Mani Ratnam has been given police protection after the acclaimed director was allegedly targeted by distributors complaining they had incurred heavy losses on Ratnam's latest film 'Kadal'.
The High Court in Madras ordered police on Wednesday to post two officers each at the director's office and residence in Chennai after threats were made to several of his staff as well as family members.
In court documents, Ratnam alleges that the "distributors" had complained of suffering "huge losses" after purchasing rights to the film for hefty up-front payments.
The film - a £6 million romantic drama set in Tamil Nadu - has been a box office disaster despite average reviews from critics.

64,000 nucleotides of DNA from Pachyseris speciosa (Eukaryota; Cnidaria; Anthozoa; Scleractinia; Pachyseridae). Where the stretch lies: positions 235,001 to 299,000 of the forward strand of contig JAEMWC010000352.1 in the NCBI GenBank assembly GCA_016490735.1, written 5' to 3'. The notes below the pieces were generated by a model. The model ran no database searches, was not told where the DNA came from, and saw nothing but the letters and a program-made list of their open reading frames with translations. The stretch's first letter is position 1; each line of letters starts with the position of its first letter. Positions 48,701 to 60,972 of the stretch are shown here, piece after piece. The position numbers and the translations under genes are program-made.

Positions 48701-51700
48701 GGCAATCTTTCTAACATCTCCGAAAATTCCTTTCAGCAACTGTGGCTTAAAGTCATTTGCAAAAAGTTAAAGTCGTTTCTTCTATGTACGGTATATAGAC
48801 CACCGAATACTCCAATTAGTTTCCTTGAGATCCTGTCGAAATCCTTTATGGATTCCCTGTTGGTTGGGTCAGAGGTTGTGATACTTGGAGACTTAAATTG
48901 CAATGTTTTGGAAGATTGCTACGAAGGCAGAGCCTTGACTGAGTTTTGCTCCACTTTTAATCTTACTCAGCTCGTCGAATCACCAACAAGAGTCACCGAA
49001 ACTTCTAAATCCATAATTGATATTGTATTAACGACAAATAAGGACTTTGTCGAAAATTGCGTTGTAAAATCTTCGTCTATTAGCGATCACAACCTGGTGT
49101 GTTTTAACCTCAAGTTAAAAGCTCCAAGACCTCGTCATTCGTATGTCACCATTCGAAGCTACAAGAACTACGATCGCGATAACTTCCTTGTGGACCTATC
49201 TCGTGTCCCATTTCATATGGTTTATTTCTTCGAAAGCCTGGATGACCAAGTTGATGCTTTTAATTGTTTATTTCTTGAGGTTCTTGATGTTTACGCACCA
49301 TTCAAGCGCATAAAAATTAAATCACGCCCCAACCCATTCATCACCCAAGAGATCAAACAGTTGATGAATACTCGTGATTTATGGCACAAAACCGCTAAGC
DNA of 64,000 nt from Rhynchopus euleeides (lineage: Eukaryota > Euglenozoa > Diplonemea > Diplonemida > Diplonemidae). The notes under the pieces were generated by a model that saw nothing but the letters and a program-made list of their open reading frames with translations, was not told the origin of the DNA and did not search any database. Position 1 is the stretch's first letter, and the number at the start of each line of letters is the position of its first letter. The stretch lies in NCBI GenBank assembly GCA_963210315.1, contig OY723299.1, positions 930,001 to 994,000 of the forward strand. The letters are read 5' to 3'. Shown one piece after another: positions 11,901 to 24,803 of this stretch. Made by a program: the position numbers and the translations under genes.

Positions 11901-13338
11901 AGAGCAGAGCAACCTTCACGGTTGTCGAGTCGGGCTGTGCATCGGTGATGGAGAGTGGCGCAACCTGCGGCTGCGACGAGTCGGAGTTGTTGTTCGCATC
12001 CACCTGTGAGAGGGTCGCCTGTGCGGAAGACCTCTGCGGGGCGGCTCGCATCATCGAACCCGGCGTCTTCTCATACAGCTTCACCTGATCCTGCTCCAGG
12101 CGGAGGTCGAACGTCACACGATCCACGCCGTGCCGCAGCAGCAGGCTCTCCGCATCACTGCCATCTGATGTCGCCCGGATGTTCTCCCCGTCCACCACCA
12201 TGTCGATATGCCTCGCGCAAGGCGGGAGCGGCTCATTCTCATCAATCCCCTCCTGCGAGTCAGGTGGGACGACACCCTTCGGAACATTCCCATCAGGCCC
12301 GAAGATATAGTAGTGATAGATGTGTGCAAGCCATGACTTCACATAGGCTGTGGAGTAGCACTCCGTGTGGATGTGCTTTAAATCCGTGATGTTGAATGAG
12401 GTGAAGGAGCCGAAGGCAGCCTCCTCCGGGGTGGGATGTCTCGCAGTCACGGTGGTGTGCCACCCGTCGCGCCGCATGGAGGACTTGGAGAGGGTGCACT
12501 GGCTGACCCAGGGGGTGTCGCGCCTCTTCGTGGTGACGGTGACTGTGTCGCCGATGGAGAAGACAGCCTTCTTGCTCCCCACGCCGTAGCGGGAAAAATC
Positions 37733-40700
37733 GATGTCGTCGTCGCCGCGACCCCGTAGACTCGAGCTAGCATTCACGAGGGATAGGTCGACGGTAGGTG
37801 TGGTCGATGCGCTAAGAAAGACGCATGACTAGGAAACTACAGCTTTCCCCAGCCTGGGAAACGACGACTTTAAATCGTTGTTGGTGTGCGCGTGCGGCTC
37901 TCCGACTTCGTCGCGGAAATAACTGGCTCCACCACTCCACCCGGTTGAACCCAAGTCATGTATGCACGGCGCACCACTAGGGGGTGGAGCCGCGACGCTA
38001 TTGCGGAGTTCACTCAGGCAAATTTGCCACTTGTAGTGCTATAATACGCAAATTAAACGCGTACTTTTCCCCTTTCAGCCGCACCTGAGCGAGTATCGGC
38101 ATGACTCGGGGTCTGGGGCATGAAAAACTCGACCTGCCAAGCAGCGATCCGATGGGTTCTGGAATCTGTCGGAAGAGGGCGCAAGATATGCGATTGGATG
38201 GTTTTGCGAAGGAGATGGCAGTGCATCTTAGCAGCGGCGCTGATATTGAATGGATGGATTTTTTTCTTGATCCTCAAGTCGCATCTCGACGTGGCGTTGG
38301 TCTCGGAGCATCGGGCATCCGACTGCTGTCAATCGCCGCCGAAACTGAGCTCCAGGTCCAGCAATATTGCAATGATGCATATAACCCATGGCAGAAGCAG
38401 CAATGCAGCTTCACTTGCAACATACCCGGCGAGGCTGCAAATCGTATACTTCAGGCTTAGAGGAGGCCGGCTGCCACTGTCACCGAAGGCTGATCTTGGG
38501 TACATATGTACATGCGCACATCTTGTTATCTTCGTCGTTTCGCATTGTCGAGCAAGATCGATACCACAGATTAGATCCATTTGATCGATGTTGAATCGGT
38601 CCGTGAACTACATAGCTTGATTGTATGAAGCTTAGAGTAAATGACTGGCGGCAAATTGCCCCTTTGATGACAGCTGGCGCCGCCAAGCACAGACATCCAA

One Chennai-based distributor, who had paid more than £1.6 million for the film's distribution rights, has so far only managed to recover £300,000 since the film's release on 1 February, according to the Times of India.
It's not the first time the controversial director has run into trouble against unsavoury elements.
Ratnam and his family were provided with round-the-clock protection in 1995 after receiving threas soon after the release of 'Bombay', the story of a Hindu boy and a Muslim girl falling in love against the backdrop of the bloody riots arising from the Ayodhya problem.
That protection however, was withdrawn in 2010.
- Staff Reporter